The modular arm includes first and second arm segments for operatively engaging the corresponding one lock bar of the two lock bars. The first and second arm segments are operatively connected. Either the first or second arm segment defines an elongated asymmetrical slot. The asymmetrical slot defines first and second slot portions. A biasing element is provided to urge the first and second arm segments between first and second positions along the longitudinal axis of the modular arm. The lock housing assembly includes a lock drive shaft that extends through the asymmetrical slot when assembled. The shaft comprises a retainer having a defined diameter. The diameter of the retainer is greater than the width of the first slot portion. The diameter of the retainer is less than the diameter of the second slot portion. The retainer may be withdrawn through the second slot portion when the first and second arm segments are in the appropriate position along the longitudinal axis.

In other aspects, additional features may be provided. The biasing element may take the form of a spring mounted on an exterior portion of one of the arm segments. A detent may also be provided for releaseably securing the first arm segment to the second arm segment. The detent may take the form of a projection on one of the first and second arm segments, and a stop on the other one of the first and second arm segments. When a portion of one of the arm segments is inserted into a receiving channel defined by the other of the arm segments, the projection engages a stop to releasebly secure the arm segments together. Additional embodiments of the invention are also possible.

BRIEF DESCRIPTION OF THE DRAWINGS

The following drawings are included to illustrate several examples of embodiments of the present invention.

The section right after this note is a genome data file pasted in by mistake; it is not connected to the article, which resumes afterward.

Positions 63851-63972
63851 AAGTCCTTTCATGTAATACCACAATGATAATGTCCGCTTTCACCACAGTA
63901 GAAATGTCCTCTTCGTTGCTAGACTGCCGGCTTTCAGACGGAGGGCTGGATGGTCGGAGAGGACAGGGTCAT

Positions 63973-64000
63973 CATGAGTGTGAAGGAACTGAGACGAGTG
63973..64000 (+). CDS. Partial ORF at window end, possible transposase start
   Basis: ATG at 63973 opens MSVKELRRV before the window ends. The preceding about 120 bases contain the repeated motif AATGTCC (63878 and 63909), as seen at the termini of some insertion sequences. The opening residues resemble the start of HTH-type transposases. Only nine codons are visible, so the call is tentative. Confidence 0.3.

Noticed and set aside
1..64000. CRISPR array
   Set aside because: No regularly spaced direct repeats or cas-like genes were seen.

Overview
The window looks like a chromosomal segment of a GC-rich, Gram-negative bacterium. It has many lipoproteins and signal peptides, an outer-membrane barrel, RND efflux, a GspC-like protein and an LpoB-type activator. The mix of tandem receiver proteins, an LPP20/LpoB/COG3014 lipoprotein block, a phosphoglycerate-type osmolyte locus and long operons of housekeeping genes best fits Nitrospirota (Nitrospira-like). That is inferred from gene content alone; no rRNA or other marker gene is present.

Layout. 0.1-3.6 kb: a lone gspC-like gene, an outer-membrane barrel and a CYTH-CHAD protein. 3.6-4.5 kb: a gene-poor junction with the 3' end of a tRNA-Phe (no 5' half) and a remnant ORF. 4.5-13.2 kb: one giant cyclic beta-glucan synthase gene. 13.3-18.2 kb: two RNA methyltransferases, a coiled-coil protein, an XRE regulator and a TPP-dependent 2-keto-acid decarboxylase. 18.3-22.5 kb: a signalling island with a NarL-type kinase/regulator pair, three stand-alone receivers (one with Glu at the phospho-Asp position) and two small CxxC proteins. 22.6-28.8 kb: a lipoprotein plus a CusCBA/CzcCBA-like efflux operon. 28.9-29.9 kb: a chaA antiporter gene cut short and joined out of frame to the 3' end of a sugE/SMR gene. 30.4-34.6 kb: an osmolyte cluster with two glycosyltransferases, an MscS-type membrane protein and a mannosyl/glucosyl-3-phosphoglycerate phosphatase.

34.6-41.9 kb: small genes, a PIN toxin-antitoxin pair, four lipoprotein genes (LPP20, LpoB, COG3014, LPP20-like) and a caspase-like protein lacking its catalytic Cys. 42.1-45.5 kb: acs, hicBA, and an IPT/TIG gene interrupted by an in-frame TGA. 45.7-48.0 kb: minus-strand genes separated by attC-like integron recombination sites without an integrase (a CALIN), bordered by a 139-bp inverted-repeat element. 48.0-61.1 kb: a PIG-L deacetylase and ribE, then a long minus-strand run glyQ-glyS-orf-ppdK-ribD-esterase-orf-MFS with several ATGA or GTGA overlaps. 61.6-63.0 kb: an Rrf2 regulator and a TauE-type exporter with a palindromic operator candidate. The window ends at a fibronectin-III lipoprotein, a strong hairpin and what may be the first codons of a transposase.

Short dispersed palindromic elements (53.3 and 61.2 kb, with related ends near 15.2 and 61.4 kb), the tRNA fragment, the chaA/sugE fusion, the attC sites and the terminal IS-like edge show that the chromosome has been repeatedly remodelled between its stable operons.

FIG. 1A shows an exploded perspective view of an earlier multi component modular arm.

FIG. 2A is an enlarged partial sectional view of a portion of the arm shown in FIG. 1A.

FIG. 3A is an enlarged partial sectional view of a portion of the arm segment shown in FIG. 2A.

FIG. 1B is an exploded view of the earlier modular arm shown in FIG. 1A, together with an earlier locking core assembly.

FIG. 2B is an enlarged partial sectional view of a portion of the earlier modular arm and locking bar assembly of FIG. 1B.

FIG. 3B is a partial sectional view of the locking bar and arm assembly of FIG. 2B, in assembled configuration.

FIG. 1C is partial sectional view, in perspective, of an earlier cabinet structure with an installed drawer locking system.

FIG. 1D is an enlarged partial sectional view, in perspective, of an assembled locking core and modular arm assembly.

FIG. 1E is an enlarged partial sectional view of a portion of the earlier cabinet structure shown in FIG. 1C.

FIG. 1F is an enlarged partial cross sectional view of another portion of the earlier cabinet structure shown in FIG. 1C.

FIG. 1 is an exploded view of a modular arm for use in cabinet locking system.

FIG. 2 is a plan of the modular arm and the lock housing unit.

FIG. 3 is an elevation view of the post of the first arm segment.

FIG. 4 is a perspective view of the modular arm and the lock housing unit in the uninstalled position.